A good commentator knows when the pictures do the talking, and when silence is golden. And on this occasion, the pictures did the talking.

The modest Master bows out

13 Nov

sachin_at_lords300Cynicism is an overbearing, pervasive attitude. It’s an increasingly prevalent one too, in a modern world of disposable opinions and anonymous criticism. It has served this author well over the years – particularly when it was announced that Sachin Tendulkar was retiring.

Like many before me, I found myself searching ‘Sachin Tendulkar slow innings’, or ‘Sachin Tendulkar fail’, for evidence to back up a pithy, put-down article. Soon it was penned, and off I went. Even sooner, people were tweeting with glee that his highest score at Lord’s was only 37, or reminding each other that his 100th International hundred was a pedestrian innings that slowed down his team’s scoring rate, causing them to lose the game. Vitriol was sent back and forth and although I was spared most of this, it still didn’t sit well with me.

Keep reading

Milestones

9 Oct

120124010605-cricket-ponting-story-topRight so, it’s been a year since I went onto WordPress and started up an innocently yet hilariously self-indulgent blog called ‘alexbritten.wordpress.com’. In my defence, I made a mistake. I thought that was a username, or something, and I could call it something more related to cricket rather than just my name. Obviously I was wrong, but it has given me plenty of material for self deprecating jokes over the past 12 months, so it’s probably been worth it.

I was seriously naive when I started this blog. My genuine belief was that I’d write on this for 6 – 10 months, then I’d start getting money through it because of adverts (and because I don’t understand the internet), then I’d get a pleasingly grovelling email from the sports editor at the Guardian begging for me to come and write for him because Mike Selvey and Andy Bull really are letting the side down. Modestly I’d accept my post, move to North London and live like a king, occasionally using executive phrases such as ‘filing my copy’ and ‘just popping to Lord’s for a spot of lunch with Gus Fraser’. I’d imbibe gallons of Beaujolais, smoke cigars and take baths in tubs full of dollar bills.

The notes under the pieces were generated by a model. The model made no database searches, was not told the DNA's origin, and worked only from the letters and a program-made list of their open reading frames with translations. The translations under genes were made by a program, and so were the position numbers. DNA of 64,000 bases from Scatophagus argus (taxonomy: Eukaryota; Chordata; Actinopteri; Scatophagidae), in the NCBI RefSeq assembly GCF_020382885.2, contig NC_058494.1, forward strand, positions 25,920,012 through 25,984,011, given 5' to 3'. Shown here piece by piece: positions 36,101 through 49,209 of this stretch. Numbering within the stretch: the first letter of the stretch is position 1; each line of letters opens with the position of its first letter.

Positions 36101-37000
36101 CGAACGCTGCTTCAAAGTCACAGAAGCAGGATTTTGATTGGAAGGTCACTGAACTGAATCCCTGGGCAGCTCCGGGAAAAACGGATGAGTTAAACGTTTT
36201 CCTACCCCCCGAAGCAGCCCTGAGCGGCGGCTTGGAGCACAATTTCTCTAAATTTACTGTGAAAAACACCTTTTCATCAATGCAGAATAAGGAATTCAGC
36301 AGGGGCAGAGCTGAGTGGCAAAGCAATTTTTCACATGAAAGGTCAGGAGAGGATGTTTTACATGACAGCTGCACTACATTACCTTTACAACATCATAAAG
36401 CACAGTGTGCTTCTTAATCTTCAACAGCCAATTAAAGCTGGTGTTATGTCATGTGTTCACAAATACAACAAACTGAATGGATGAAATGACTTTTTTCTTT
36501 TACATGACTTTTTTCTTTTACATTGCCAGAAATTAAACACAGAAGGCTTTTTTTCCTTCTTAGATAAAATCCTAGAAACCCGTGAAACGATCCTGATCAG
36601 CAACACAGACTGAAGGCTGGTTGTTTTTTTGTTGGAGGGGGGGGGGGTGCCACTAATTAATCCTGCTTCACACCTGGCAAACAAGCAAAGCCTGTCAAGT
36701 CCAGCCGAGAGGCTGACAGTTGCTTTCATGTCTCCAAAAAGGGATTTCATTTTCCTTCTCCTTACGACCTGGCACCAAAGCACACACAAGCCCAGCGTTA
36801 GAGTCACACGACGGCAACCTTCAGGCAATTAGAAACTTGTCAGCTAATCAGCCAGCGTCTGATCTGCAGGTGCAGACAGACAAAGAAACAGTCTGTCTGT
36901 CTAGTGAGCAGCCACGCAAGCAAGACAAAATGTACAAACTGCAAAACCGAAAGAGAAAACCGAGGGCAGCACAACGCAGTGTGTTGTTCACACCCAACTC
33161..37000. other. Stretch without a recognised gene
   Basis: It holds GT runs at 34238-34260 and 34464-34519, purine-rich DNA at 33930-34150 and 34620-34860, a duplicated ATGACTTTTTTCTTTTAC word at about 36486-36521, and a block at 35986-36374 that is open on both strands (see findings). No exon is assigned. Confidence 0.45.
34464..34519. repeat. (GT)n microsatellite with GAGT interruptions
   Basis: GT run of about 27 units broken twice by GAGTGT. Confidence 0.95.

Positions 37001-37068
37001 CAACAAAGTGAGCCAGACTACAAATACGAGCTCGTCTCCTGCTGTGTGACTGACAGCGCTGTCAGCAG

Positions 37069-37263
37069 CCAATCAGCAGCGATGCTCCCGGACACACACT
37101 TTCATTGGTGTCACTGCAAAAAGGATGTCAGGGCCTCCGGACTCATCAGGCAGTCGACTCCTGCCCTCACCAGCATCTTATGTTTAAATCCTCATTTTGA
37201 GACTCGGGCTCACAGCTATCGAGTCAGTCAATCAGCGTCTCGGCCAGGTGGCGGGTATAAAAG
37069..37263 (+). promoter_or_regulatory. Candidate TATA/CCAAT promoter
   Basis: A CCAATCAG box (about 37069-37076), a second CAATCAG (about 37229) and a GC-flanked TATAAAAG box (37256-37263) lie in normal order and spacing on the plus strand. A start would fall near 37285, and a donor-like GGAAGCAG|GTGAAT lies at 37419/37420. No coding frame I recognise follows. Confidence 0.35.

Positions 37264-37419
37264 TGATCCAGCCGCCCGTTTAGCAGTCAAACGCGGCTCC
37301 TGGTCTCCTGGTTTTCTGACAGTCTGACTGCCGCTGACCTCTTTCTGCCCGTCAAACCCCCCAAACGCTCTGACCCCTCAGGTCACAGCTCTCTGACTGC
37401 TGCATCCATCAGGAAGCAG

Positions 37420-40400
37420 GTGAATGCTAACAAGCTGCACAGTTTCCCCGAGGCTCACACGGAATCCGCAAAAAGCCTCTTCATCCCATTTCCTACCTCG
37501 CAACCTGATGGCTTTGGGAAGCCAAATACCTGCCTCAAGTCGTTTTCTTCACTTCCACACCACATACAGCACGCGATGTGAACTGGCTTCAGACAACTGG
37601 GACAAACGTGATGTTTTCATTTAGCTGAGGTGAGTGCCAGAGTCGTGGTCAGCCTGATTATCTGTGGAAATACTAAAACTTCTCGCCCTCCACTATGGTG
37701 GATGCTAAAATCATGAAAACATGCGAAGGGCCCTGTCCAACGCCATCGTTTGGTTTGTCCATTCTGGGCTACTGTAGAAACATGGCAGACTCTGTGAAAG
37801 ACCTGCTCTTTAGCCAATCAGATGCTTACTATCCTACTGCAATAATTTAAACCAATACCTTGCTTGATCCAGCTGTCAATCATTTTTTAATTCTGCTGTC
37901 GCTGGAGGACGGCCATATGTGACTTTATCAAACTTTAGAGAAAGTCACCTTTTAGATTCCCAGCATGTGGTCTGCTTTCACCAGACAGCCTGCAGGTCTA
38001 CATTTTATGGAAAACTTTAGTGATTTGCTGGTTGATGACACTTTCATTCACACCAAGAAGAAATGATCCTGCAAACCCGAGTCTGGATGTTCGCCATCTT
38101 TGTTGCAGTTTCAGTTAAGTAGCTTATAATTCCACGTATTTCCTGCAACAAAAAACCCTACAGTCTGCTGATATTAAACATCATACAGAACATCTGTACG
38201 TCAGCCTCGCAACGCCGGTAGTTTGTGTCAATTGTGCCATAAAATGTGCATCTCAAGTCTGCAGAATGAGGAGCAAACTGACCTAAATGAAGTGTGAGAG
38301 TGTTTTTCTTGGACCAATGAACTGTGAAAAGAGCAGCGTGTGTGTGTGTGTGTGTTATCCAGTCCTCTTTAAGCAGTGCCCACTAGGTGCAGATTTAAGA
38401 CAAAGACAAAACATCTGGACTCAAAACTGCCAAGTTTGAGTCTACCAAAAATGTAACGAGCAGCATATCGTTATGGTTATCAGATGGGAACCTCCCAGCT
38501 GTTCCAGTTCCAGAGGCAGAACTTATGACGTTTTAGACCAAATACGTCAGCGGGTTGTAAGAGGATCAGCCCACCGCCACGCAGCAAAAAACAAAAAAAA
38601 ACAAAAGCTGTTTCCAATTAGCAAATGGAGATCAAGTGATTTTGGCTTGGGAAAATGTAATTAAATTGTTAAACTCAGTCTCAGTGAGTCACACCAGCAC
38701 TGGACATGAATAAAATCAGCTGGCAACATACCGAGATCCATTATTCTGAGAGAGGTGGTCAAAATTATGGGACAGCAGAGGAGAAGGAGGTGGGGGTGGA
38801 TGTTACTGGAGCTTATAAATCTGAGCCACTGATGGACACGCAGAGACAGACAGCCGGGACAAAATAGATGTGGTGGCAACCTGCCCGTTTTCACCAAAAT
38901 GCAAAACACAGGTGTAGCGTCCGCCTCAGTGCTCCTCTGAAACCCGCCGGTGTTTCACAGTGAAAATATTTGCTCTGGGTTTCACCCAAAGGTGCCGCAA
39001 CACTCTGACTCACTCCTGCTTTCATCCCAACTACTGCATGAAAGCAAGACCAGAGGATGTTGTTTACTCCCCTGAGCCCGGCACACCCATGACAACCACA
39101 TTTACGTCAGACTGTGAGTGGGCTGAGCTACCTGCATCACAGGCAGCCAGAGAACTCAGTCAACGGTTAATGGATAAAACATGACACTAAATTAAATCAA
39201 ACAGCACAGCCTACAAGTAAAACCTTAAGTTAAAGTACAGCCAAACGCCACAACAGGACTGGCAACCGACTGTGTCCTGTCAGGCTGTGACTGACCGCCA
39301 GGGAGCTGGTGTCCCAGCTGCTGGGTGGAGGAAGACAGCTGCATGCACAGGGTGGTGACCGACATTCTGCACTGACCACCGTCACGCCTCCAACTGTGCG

The reality – I moved from a student hovel in Manchester back home to Suffolk, only met Mike Selvey and Andy Bull at Guardian HQ once (on an excellent ‘How To Be A Cricket Journalist’ masterclass – check them out); I have filed no copies (unless writing online and self publishing counts), went to Lord’s just the solitary time (didn’t meet Angus Fraser) and have drunk no expensive wine, smoked any cigars nor attempted to wash myself using dirty money.

Luckily, I was asked to edit thecricketmagazine.com, and so I’ve been filling up internet space blathering on about that incessantly. And, equally luckily, some excellent writers have written things (filed copies?) for that, showing me how one should write about cricket in a witty, informative and engaging way. People like the wrongunatlongon, Ruth Thielke, Jud Ong, Davis Harrigan from Beyond Realisation, Matt Carter and so many more that I’ve forgotten them. Thanks guys.

So has this blog has sort of achieved an aim, in that I am now a bit more of a cricket journalist than I was before the 8th of October 2012? Maybe. I’m not as much of one as I want to be and I most likely act and behave like more of one than I really am. One of the other stated aims on this blog was to discover more of the internet than YouTube and Buzzfeed – so has this succeeded? I guess that has too. I now know about webmail and, sadly, am addicted to Reddit. I think that means the past year has, therefore, been good? Jesus.

Anyway, seeing as blogs are, in their nature, incredibly self centred things, I’m going to write a list of objective that I would like to achieve before the 8th of October 2014: